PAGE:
Most customers of NVOs don't want NSA contracts

I've just read Peter Tirschwell's May 8 column, " NSAs - why so few?" and don't agree with FMC Chairman Steven Blust. As a businessman in our industry, I do not usually see new regulations move an industry one way or another. It is the resultant market and commercial forces that determine successes or failures.

Ask me if I have ever seen an NSA contract and I'll tell you "no" - because my market and clientele do not want them. Why? Because my customers are B, C and D volume accounts, the same as most other small or intermediate-sized NVOCCs - that other 98 percent of NVOs you allude to.

There are many reasons why shippers prefer to use an independent, smaller NVO or third-party logistics provider, but space and time do not allow that subject today. But one good reason is that many exporters do not fix big business over the long term and are uncertain when and where their next good-sized orders will come from. Why, then, if you are not one of the top 200 exporters-importers, would you enter any agreement with a minimum-quantity contract with uncertain annual volumes? NVOs enter "their" carrier service contracts and can provide built-in extended validity to their client base without the minimum-volume obligation.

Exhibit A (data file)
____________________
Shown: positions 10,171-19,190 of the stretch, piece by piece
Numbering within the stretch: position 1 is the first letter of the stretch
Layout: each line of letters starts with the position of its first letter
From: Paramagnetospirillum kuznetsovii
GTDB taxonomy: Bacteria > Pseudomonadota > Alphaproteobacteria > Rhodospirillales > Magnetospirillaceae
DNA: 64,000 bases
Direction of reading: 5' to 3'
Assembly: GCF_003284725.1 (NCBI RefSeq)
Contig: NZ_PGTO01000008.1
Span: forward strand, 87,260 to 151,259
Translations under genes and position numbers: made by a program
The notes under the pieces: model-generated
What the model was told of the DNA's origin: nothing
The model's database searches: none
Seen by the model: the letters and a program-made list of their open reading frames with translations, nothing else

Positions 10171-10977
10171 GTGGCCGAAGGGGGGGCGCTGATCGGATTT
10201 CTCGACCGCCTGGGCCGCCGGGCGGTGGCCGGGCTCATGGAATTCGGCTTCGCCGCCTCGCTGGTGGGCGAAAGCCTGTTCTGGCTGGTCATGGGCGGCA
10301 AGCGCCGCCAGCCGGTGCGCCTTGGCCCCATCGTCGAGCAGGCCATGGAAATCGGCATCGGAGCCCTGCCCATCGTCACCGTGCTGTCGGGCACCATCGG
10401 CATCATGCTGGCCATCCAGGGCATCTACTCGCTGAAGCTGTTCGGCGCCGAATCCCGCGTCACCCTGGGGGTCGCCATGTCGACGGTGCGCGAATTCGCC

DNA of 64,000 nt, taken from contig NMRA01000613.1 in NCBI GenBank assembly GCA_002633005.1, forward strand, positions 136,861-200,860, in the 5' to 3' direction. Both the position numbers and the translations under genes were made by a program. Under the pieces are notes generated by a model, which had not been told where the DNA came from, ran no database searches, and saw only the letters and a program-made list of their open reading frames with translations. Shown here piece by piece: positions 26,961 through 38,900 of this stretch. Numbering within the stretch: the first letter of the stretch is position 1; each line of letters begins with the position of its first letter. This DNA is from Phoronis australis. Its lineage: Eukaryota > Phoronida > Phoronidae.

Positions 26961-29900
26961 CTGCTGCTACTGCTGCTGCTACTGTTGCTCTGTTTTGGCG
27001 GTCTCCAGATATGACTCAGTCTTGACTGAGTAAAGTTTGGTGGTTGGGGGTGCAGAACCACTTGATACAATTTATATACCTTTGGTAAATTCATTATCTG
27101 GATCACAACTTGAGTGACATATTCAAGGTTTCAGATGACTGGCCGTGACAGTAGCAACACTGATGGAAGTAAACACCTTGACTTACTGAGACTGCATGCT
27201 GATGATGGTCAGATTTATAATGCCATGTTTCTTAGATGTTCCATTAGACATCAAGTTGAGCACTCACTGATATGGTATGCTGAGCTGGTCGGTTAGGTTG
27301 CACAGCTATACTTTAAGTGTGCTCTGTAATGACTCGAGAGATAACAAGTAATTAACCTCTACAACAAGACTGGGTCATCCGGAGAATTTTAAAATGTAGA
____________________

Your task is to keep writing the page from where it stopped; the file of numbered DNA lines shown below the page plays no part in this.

As your article accurately states, if you are a large shipper-importer, chances are that you employ a professional staff, fix a price, service, equipment, vessel space and other terms directly with the vessel operator, then put any price margin in your pocket. Theoretically, who would need an NVO in this case (consolidators excluded)? And what would be the benefit of using an NSA with a large NVO in such an instance? I understand that these large logistics companies - NVOs bundle many services together and have the technology to offer, but still . . .

We are not saying we will never use an NSA, but until our market wants, asks for, or accepts such a contract arrangement, we see no commercial benefit.

Dick Rebolledo


Seascape Lines Inc.